The chalice was purchased at Edward Koenig Company in Chicago. It was given to my grandfather when Fr. Toohey died at 53 on January 8, 1950, then passed to my Dad, and my parents eventually wanted me to have this chalice.
I’ve had several dreams for this chalice.
I hope to set up a scholarship for a seminarian from Chicago at the Pontifical North American College in Rome and will arrange to have this chalice given to a seminarian from Chicago – so that, after many decades, the chalice makes a “round trip,” returning from whence it came.
My biggest dream was to have Pope emeritus Benedict XVI celebrate Mass with this chalice.
Since I wrote this story for the first time a few years ago, that dream has come true.
At 7:30 a.m. on the morning of October 19, 2013, I attended Mass in the chapel of the monastery where Pope emeritus Benedict XVI lives in retirement with Abp. Georg Gaenswein and four memores or consecrated women.
Benedict XVI said Mass with Fr. Toohey’s chalice, Abp. Gaenswein did the readings. It was beautiful and intimate and very moving for me, a morning that was special beyond telling! The Pope emeritus came from the sacristy after Mass and we spoke for about five or six minutes – it was as moving and wonderful as the Mass itself!
Benedict XVI’s first words to me, said with a big smile, were: “What a beautiful story that chalice has.”
I had written the story down in English and had given it one day to my friend Michael Hesemann who knew I had hopes that Benedict would celebrate Mass with the chalice. He translated it into German and, during a trip to Regensburg, Germany, gave it to his friend, Msgr. Georg Ratzinger, the Pope’s brother who, two weeks later, gave it to Pope emeritus Benedict.
I received a phone call, telling me that Pope emeritus Benedict would be delighted to say Mass with this chalice – would I like to be present?!
Following Mass and our brief but ever so memorable conversation, Pope Em. Benedict gave me a rosary and two holy cards for the young man who will receive this chalice some day and he gave me – for myself – a rosary and two holy cards. Abp. Gaenswein handed me an envelope and inside was a note with his crest that stated that Pope Em. Benedict said Mass with this chalice on October 19, 2013.
I have yet to write the final line to this story – the name of the seminarian to whom the chalice will go.
P.S. Three hours later I met Pope Francis at a gathering of the Patrons of the Vatican Museums! The singular, joyful, unforgettable Day of two Popes!
LOOKING BACK: BENEDICT XVI, IN BIRTHDAY HOMILY, SPEAKS OF HIS BAPTISM
Monday morning, April 16, 2012, in the Pauline Chapel, in the presence of members of the College of Cardinals and bishops from his native Bavaria, Pope Benedict celebrated a Mass of thanksgiving to mark his 85th birthday that day and the April 19th anniversary of his election to the papacy.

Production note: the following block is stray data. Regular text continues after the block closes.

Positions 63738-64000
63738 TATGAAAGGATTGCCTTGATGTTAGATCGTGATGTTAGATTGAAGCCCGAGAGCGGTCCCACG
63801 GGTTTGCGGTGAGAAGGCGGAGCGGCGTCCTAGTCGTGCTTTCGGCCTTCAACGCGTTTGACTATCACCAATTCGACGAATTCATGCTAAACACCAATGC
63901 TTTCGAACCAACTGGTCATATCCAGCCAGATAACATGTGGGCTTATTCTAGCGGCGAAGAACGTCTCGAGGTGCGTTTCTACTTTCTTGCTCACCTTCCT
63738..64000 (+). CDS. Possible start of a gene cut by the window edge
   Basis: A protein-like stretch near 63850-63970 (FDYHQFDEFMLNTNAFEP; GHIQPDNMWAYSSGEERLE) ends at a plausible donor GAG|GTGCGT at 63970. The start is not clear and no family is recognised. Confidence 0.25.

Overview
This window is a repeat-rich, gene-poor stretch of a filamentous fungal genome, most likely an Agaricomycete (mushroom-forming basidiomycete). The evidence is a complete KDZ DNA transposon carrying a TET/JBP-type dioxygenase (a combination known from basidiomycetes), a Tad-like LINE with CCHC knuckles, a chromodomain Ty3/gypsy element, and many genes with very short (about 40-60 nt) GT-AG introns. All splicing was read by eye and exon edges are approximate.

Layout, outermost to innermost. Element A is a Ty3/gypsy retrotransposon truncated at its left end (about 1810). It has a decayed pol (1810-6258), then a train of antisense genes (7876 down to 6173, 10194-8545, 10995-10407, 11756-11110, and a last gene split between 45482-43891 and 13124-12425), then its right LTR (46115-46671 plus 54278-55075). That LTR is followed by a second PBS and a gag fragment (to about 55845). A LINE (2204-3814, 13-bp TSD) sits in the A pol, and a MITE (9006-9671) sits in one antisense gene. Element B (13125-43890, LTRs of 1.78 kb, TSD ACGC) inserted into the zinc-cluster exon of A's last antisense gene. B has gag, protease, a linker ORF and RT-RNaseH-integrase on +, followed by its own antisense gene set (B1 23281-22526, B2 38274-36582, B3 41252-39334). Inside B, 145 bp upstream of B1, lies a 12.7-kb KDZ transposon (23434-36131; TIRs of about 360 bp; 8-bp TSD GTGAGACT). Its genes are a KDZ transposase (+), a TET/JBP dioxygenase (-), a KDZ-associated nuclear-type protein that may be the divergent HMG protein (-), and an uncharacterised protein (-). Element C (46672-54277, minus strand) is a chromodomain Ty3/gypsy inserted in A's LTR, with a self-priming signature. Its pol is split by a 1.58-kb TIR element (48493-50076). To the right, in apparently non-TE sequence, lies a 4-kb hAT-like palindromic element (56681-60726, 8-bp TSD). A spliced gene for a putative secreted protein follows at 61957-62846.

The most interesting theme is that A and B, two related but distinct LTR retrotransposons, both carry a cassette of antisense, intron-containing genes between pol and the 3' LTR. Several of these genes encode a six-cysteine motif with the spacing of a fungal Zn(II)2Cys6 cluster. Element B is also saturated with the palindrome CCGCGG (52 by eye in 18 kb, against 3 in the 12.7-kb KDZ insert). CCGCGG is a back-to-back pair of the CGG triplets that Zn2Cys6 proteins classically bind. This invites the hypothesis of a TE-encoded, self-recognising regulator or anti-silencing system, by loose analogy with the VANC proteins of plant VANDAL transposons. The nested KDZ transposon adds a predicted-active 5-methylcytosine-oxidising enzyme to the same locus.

In his homily he recalled how, on the day he was born and baptized, the liturgy “erected three signposts showing me where the road led and helping me find it”: the feast of St. Bernardette of Lourdes, the feast of St. Benedict Joseph Labre, and Easter Saturday which fell on the very day he was born. He spoke at length of the two saints, and then focused on Holy Saturday.
“Finally there is the Paschal Mystery. On the day I was born, thanks to my parents, I was also reborn with the water of the Spirit. … Biological life is in itself a gift, yet it begs an important question. It becomes a true gift only if, together with that life, we are given a promise stronger than any misfortune that may threaten us, if life is immersed in a power which guarantees that it is a good thing to be a man, and that the person is a benefit whatever the future may bring. In this way rebirth is associated with birth, the certainty that it is good to exist because the promise is greater than the threat. This is what it means to be reborn from water and from the Spirit. … This rebirth is given to us in Baptism, but we must continually grow therein, we must ever and anew allow God to immerse us in His promise, in order to be truly reborn into the great new family of the Lord, which is stronger than all our weaknesses and all the negative powers that threaten us. That is why today is a day of thanksgiving.”
Benedict XVI noted that in 1927, the year he was born, it was still customary on Easter Saturday “to hold the Easter vigil in the morning, followed by the darkness of Easter Saturday without a Hallelujah. This singular paradox, this anticipation of light in a day of darkness, can almost be seen as an image of the history of our own times. On the one hand there is the silence of God and His absence, yet the resurrection of Christ contains an anticipation of God’s ‘yes’. We live in this anticipation, through the silence of God we hear His words, and through the darkness of His absence we glimpse His light.”
The Holy Father then said: “I am in the final stage of my life journey and I do not know what awaits me. However, I do know that the light of God exists, that He rose again, that His light is stronger than all darkness, that the goodness of God is stronger than all the evil in this world. This helps me to continue with confidence. This helps us to continue, and I would like to thank everyone who, through their faith, continually makes me aware of God’s ‘yes’.”